Samuel BRAU, President of the company Drone Geofencing, has registered the source code of “Gesta Drone” with the French Agency for the Protection of Programs (APP). Gesta Drone is a professional drone management software allowing, more specifically, to declare flights to the French Civil Aviation Authority (Direction Générale de l’Aviation Civile – DGAC) and the Controlled Airspace. Believing in the usefulness of these registrations to better secure and promote digital innovations and the investments they require, Samuel BRAU shares with our newsletter “La Lettre du DPO” his insights on this subject, which is often misunderstood by companies.
What is your background and what led you to become interested in digital world and data?
“After studying engineering in computer science, electronics and automation, I held operational management positions (engineering planning, operations, sales) at Equant (telecommunication services operator for multinationals), Transpac (data transmission network operator) and France Telecom for 12 years. Then, in 2008, I co-founded Monte Cristo Consulting, a consulting firm for financial services, both in the private and public sector. In 2016, I joined Virdys (a software company providing virtual reality and augmented reality content), which I left to found Drone Geofencing. My interest in digital world has been part of my career since the beginning. Furthermore, my previous experiences in fundraising at Monte Cristo Consulting as a consulting firm made me aware of the need not to neglect the legal aspects related to the protection of software by proceeding to a probationary deposit with a trusted third party.“
Can you tell us more about these digital content deposits?
“As you know, software is protected by copyright, and databases by producer‘s rights, which are two fragile rights, because unlike patents or trademarks, they are not registered with an official body (the INPI – the national intellectual property office in France – for example). It is necessary to prove not only the originality or a substantial investment for the project, depending on the case, but also and above all that you were the author or producer, and this is important to prove it before the competitors. This last point requires to have a reliable and recognized proof, establishing the existence of the digital content at a specific date. I add that it is also advisable to keep a certain trace of its own creation to be able to successfully respond to possible accusations of plagiarism by third parties opposing their own creation, if this one is similar. Finally, a digital content can play a role of “guarantee“, when, for example, your company signs a contract with a client/partner of large scale/great financial strength, which can be reassured by the fact that you registered the software that you put at its disposal. This will ensure access to the software in the event that your company, for example, goes bankrupt. Also, the deposit of source codes and/or databases gives a key advantage for the business valuation, in particular during an investment operation.“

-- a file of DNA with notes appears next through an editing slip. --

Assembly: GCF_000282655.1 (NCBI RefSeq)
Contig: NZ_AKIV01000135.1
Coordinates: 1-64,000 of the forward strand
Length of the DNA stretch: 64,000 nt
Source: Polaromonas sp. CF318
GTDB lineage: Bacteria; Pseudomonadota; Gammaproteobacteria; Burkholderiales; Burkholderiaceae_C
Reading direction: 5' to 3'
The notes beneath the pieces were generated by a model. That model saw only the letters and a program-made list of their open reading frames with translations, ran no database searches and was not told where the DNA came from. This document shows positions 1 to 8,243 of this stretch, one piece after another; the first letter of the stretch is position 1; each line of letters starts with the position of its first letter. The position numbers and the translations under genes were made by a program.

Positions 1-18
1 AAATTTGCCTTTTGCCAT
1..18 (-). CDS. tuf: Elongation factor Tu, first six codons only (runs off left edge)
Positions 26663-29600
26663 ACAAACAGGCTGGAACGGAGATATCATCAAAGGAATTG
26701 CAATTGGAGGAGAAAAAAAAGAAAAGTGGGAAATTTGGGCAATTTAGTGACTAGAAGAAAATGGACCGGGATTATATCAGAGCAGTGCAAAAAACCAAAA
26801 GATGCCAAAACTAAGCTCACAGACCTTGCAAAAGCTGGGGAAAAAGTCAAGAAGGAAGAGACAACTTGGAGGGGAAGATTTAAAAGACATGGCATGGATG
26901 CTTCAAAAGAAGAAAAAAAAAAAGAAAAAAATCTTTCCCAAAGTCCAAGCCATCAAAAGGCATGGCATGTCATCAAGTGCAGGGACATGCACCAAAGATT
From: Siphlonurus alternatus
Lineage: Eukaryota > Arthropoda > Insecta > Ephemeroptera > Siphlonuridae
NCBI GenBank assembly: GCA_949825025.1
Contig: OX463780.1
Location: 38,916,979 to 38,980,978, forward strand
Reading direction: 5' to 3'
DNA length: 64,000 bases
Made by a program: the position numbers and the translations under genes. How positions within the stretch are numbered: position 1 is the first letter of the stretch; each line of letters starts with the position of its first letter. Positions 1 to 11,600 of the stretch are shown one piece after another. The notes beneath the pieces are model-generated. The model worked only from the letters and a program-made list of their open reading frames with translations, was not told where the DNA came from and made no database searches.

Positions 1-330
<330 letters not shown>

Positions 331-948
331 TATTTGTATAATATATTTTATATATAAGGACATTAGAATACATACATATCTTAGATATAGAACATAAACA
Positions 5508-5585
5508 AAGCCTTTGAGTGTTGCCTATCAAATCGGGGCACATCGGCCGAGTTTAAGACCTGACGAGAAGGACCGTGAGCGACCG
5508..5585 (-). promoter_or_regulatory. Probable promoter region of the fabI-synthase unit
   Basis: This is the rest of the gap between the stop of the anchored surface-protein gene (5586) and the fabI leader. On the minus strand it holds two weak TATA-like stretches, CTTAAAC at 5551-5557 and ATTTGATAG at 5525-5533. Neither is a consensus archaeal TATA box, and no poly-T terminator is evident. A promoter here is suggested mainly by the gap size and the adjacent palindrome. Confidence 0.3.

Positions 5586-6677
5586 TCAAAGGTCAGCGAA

What is your vision on the future of the role and importance of deposits of digital creations in fundraising?
“This type of deposit will make the company’s ownership of the digital elements and content it has developed visible and transparent and will become more common among the companies which have understood the need to enhance their intellectual property. Because, as you know, the digital revolution has succeeded the industrial revolution. Consequently, the deposit of digital creations will play the same role as that played in the 20th century by the deposit of patents, industrial designs, etc., even if their legal force is different. As the INPI does not offer solutions in this field, it is necessary to have recourse to trusted third parties, and more specifically in this area, the French Agency for the Protection of Programs (APP), which offers the historical background and the strongest guarantees of professionalism.“